On the bright side, photographers who repeatedly take/display unflattering photos without the subject's consent will quickly develop a reputation, especially within this sort of community. But since the vast majority of PEOPLE have cameras of some sort, unflattering photos are bound to surface - not necessarily from "photographers" but from people carrying point-n-shoots and cellphone cameras.

#9 Optical Prime on 5 years ago

[QUOTE=nathancarter;4857487]
Legally, the person taking the photograph can use the photo in many ways. They can display it in a journalistic nature (including posting on Facebook or other social media sites) or sell it as art. They can NOT use it in a commercial manner without the written consent of all identifiable subjects - specifically, using it to advertise a company, product or service. Note that the exchange of money is not a deciding factor as to whether the use is commercial.
[/QUOTE]

This brings up a question for me as a newbie in the COSplay world of photography, I don't think it needs its own thread, do any of you bring consent forms or contacts to Cons? Do any of you use an app instead? Is it really even necessary. I am not looking to gouge subjects or do anything shady with my work, but I do want to have usage on both sides rather clear and most certainly don't want them selling my work without my share or consent.

#10 Chikkijet on 5 years ago

I dont have a problem with candids IF they are in the con setting, and not of someone eating etc... I've had some really nice candids sent to me. However, it varies between people. Tbh if someone came up to me and said they'd taken a candid pic and is it okay, I'd be more likely to let them keep it since they at least showed it to me. Unless it was SUPER unflattering then I'd just say look, can you maybe just not post it online??

#11 nathancarter on 5 years ago

[QUOTE=Optical Prime;4858344]This brings up a question for me as a newbie in the COSplay world of photography, I don't think it needs its own thread, do any of you bring consent forms or contacts to Cons? Do any of you use an app instead? Is it really even necessary. I am not looking to gouge subjects or do anything shady with my work, but I do want to have usage on both sides rather clear and most certainly don't want them selling my work without my share or consent.[/QUOTE]

I do now, after the unfortunate usage scandals in 2013: The instances of SyFy/Heroes of Cosplay just helping themselves to whatever photos they wanted, and the "pillowgate" scandal where the photographer printed images of cosplayers on body pillows, without the cosplayers' consent.

It's important for all parties to be clear on copyright ownership and usage rights. This doesn't mean you can't be very generous with your usage licensing, it simply helps keep things clear so that neither party is (knowingly or not) taken advantage of by the other.

#12 skuggi on 5 years ago

[QUOTE=Optical Prime;4858344]This brings up a question for me as a newbie in the COSplay world of photography, I don't think it needs its own thread, do any of you bring consent forms or contacts to Cons? Do any of you use an app instead? Is it really even necessary. I am not looking to gouge subjects or do anything shady with my work, but I do want to have usage on both sides rather clear and most certainly don't want them selling my work without my share or consent.[/QUOTE]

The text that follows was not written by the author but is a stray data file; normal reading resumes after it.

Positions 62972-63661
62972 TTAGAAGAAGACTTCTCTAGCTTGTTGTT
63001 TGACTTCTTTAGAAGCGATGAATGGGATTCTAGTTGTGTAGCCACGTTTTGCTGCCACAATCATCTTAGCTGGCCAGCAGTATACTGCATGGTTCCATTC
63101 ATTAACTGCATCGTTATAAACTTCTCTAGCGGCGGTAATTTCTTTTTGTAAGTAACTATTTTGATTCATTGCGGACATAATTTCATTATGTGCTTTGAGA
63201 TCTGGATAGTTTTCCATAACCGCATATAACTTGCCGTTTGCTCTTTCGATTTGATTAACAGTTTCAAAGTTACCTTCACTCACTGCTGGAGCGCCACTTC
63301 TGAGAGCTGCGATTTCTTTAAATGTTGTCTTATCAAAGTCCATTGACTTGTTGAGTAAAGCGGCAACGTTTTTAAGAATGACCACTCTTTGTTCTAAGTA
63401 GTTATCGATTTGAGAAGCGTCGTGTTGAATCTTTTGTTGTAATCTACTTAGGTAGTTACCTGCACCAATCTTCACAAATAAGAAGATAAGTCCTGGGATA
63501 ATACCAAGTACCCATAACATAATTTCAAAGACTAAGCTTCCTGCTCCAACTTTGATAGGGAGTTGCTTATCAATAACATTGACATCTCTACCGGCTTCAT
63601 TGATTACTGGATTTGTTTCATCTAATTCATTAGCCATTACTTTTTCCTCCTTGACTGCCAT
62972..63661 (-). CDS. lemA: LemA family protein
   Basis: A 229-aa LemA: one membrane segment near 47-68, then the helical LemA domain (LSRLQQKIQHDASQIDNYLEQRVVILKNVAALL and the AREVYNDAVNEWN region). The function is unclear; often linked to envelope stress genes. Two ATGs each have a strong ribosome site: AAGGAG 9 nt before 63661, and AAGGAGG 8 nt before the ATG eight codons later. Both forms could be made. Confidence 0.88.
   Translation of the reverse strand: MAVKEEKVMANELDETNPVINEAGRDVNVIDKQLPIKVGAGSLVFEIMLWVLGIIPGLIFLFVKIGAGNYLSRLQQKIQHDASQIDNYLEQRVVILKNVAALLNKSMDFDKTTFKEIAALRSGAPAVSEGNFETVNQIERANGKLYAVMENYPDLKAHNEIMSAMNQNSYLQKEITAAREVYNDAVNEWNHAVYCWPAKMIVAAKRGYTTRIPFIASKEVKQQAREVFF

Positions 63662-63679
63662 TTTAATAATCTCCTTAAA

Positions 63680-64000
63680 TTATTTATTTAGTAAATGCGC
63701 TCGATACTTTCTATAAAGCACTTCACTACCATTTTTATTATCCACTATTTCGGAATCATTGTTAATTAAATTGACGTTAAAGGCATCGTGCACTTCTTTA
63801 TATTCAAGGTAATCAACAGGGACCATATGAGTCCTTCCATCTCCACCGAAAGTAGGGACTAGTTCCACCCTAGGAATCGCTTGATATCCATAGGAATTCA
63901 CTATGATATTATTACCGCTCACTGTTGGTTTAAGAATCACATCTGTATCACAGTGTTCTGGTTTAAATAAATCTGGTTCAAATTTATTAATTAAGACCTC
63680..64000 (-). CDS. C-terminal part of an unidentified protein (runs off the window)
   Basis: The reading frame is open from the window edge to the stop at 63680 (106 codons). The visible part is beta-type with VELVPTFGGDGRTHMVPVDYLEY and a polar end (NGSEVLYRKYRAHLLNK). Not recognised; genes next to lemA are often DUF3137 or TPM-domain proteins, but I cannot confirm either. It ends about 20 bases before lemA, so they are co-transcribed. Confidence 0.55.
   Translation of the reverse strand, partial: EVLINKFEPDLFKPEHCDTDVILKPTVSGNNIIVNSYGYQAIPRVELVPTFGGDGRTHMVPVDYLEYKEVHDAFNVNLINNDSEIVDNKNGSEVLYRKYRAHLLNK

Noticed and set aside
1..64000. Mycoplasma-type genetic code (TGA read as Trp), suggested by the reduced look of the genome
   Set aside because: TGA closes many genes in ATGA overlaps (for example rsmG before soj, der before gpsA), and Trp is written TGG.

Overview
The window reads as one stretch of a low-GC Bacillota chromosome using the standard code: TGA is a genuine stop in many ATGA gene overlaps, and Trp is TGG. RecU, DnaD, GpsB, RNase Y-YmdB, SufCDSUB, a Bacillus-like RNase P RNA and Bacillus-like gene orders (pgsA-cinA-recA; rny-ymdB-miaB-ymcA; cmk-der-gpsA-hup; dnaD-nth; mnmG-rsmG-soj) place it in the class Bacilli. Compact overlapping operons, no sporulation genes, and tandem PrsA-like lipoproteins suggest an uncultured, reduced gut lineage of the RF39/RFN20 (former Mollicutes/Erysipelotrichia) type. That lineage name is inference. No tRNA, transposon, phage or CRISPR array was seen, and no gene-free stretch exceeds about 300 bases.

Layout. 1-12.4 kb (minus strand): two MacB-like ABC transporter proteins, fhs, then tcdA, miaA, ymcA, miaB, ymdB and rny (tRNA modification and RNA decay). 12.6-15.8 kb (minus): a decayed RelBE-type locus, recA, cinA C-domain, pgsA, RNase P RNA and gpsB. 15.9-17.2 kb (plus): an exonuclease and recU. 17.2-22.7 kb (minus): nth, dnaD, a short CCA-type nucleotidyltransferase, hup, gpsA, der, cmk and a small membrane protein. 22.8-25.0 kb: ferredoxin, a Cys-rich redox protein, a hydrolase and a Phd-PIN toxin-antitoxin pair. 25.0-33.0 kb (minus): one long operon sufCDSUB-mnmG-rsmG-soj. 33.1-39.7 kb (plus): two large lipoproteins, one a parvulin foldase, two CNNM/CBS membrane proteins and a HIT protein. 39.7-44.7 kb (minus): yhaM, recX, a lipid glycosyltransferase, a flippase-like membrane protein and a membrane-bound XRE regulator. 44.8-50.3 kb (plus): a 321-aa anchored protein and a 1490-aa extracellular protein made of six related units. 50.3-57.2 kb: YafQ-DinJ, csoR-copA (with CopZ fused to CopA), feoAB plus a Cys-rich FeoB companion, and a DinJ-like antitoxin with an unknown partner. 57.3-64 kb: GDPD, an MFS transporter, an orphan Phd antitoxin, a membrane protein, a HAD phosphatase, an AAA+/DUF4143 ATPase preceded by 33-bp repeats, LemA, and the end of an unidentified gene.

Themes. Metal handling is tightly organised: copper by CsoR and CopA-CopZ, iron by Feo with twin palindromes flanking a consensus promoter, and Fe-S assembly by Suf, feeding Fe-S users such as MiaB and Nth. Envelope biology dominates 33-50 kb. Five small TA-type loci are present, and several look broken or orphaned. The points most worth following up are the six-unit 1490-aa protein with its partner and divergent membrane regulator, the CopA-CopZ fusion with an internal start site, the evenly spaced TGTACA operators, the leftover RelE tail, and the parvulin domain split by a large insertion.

I keep a few on my laptop and have a travel printer I bring with me anywhere I go. But the only time I really use contracts is if something is setup before hand. For regular con shooting I used to always use flickr and would just license them under CC Attribution, No Deriv, Non-Commerical and if someone wanted to buy a set of commercial rights for example, I could deal with that later. Now that I'm using FB as well to try and make it easier on people, I haven't figured out a good way yet.

#13 Patcave on 5 years ago

[QUOTE=Optical Prime;4858344]This brings up a question for me as a newbie in the COSplay world of photography, I don't think it needs its own thread, do any of you bring consent forms or contacts to Cons? Do any of you use an app instead? Is it really even necessary. I am not looking to gouge subjects or do anything shady with my work, but I do want to have usage on both sides rather clear and most certainly don't want them selling my work without my share or consent.[/QUOTE]

In general photography, only if it involved nudity. LOL! So, no, I don't really worry about getting releases from cosplayers at conventions. No one is making a mint off my photos, when that day happens, perhaps I'll change my tune, but I just hate that conversation when I'm at a convention just enjoying the atmosphere and taking photos of cosplayers (and anything else that catches my eye). To me, it just gives off a weird dynamic if I brought up the subject of having cosplayers sign releases, plus it just seems like such a one-sided affair in favor of the photographer anyway, the release just makes it moreso, mainly pouring salt in the wound.

Plus, I have no plans for making body pillows from any of my photos of cosplayers shot at cons... :D

#14 Optical Prime on 5 years ago

[QUOTE=nathancarter;4858395]"pillowgate" scandal where the photographer printed images of cosplayers on body pillows, without the cosplayers' consent.
[/QUOTE]
Creeper butt shots in another thread and body pillows in this one. Good god what am I getting myself into? I just don't know what to think about that.

Anyway, thanks for the responses on releases. For today I am going to opt out of using them. Its really last minute that I am able to even make it to the Con, naturally nothing is arranged. I won't know until I really start shooting COSplay more but I am leaning to only bothering with a release until I'm arranging shoots out of con shoots through out a given year.

#15 nathancarter on 5 years ago

Oh, and to clarify: I only use releases for pre-scheduled shoots, not for hallway snapshots or other ad-hoc stuff.

[QUOTE=Optical Prime;4858547]Creeper butt shots in another thread and body pillows in this one. Good god what am I getting myself into? I just don't know what to think about that. [/QUOTE]

There are jerks in all walks of life. Just try hard not to be "that guy" and you'll do fine.